[dropcap style=”font-size:100px; color:#992211;”]A[/dropcap] thorough investigation into the sexual behaviour of teenagers and how it’s influenced by music TV.
TV. As in: that big square thing in the corner spewing out TopGear repeats. Which, frankly, teenagers haven’t looked at in the last decade. Too busy posting each others’ nudes on Motherless.
Stay frosty, social science guys.
There is no doubt that teenage boys and girls are swayed and shaped by music TV. For example, sexually active youth of both genders, after watching music TV, think their peers are sexually active, too. Moreover, when girls and boys perceive males in music videos as being sexually active, it makes boys watch more music TV, and girls watch less. These are some of the surprising findings from a study conducted at the Catholic University of Leuven in Belgium, published in Springer’s journal Sex Roles. The results question the frequently reported blanket influence of the mass media on teenagers’ sexual behavior.
Watching music videos is a popular pastime of European and American teenagers. It does however receive its fair share of criticism for having too much sexual content, for objectifying women and for promoting a recreational view of sexual activities involving active men. It has been linked to teenagers’ becoming sexually active earlier in life.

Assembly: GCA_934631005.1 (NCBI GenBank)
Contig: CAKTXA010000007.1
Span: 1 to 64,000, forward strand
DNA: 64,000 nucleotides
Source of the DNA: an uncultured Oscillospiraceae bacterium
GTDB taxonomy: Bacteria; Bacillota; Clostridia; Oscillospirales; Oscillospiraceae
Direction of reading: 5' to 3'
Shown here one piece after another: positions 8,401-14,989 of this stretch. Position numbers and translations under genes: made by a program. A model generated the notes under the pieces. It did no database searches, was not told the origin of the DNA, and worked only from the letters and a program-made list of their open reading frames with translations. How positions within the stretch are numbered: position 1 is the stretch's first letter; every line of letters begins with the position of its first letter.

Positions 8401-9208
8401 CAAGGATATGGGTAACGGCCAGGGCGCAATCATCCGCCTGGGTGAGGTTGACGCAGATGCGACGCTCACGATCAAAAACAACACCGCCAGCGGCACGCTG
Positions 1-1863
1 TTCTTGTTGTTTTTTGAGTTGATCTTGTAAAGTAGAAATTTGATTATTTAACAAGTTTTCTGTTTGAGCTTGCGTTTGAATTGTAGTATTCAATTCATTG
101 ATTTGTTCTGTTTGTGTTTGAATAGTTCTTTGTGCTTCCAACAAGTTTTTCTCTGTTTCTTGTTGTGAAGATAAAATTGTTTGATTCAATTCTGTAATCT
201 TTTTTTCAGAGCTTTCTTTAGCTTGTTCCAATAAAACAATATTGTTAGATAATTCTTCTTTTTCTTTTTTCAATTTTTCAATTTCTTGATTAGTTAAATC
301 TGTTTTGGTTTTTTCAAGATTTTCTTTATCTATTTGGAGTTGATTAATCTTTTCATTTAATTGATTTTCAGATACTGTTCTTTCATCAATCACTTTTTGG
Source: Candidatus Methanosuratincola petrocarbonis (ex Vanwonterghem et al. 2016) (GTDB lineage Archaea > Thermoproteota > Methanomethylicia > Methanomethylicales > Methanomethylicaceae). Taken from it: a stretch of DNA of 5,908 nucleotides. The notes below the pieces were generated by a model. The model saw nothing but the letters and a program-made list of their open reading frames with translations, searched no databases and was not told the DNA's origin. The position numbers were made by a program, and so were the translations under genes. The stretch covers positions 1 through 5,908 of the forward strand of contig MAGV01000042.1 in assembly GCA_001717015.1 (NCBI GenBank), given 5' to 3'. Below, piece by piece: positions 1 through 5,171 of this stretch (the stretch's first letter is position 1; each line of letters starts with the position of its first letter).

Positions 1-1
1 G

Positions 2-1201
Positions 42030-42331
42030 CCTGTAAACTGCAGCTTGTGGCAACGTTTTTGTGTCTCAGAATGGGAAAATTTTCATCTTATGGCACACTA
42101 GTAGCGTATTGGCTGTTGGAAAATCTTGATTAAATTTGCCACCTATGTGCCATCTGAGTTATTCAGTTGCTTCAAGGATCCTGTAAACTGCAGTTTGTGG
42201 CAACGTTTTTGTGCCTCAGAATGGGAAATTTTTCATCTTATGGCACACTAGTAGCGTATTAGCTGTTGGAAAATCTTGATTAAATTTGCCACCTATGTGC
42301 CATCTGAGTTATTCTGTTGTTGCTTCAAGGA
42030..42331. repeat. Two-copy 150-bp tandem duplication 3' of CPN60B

Over the course of one year, the researchers gathered information three times from 515 Belgian teenagers between the ages of 12 and 15 years old. They were asked how much music television they watched, how sexually active they were and indeed also how sexually active they thought their peers were.
The researchers found that watching sexual music videos only had an effect on the sexual behavior of teenage boys, but not so on girls. The believe such behavior is influenced by the sexual scripts of music videos, which tend to show men taking the more active role in any sexual interaction.
Watching music videos definitely had an influence on how sexually active boys and girls thought peers of the same sex were. It made them believe that many of their friends were also sexually active – even though this might, of course, not be true. This, in turn, made the boys watch even more such television. On the other hand, girls seemingly did not want to be reminded too much about what their boyfriends might be up to, and they preferred to switch off these programs. This might be a type of defense reaction on the part of girls who believe that many male peers are sexually active. Part of that mechanism may be to reject media content that tends to portray girls as sexual objects.
“Regarding the influence of music television exposure on sexual behavior, our findings suggest that increased sexual activities may be triggered by media use among boys, but not among girls,” said co-author Eline Frison, summarizing the findings. “As the portrayal of women as objects of lust reflects patriarchal values, media images that support this type of male dominance may provoke resistance in female viewers. This is especially valid among those who view such activity as a threat because of the high sexual activity rates of male peers.”
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